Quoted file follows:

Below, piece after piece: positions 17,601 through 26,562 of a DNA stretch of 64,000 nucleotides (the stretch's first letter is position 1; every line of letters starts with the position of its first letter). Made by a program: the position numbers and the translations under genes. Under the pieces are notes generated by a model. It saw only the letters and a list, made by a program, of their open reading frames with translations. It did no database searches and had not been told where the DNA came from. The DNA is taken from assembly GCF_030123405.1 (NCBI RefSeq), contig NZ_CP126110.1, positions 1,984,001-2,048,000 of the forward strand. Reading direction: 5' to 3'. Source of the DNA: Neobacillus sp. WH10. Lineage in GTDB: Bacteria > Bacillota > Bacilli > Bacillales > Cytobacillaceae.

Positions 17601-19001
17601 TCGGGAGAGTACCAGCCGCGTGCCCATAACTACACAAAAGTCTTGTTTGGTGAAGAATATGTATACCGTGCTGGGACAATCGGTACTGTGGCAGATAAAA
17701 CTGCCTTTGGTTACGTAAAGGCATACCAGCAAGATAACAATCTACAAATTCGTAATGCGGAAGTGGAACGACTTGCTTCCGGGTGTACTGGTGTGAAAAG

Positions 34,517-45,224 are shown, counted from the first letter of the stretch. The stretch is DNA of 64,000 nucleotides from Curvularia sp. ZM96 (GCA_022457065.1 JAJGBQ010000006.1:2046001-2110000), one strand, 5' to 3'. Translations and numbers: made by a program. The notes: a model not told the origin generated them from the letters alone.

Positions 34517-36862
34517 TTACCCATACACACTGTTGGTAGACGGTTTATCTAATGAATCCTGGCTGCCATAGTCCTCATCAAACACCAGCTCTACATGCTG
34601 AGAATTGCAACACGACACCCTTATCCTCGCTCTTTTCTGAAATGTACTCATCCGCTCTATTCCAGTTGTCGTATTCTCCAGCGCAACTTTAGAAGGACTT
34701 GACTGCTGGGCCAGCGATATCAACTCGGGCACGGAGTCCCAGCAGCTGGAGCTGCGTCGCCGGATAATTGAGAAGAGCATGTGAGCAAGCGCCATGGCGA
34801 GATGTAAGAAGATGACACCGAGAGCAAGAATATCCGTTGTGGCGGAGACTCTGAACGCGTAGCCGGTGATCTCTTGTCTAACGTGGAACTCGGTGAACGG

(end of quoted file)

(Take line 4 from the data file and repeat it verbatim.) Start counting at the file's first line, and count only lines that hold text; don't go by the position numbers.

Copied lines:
17701 CTGCCTTTGGTTACGTAAAGGCATACCAGCAAGATAACAATCTACAAATTCGTAATGCGGAAGTGGAACGACTTGCTTCCGGGTGTACTGGTGTGAAAAG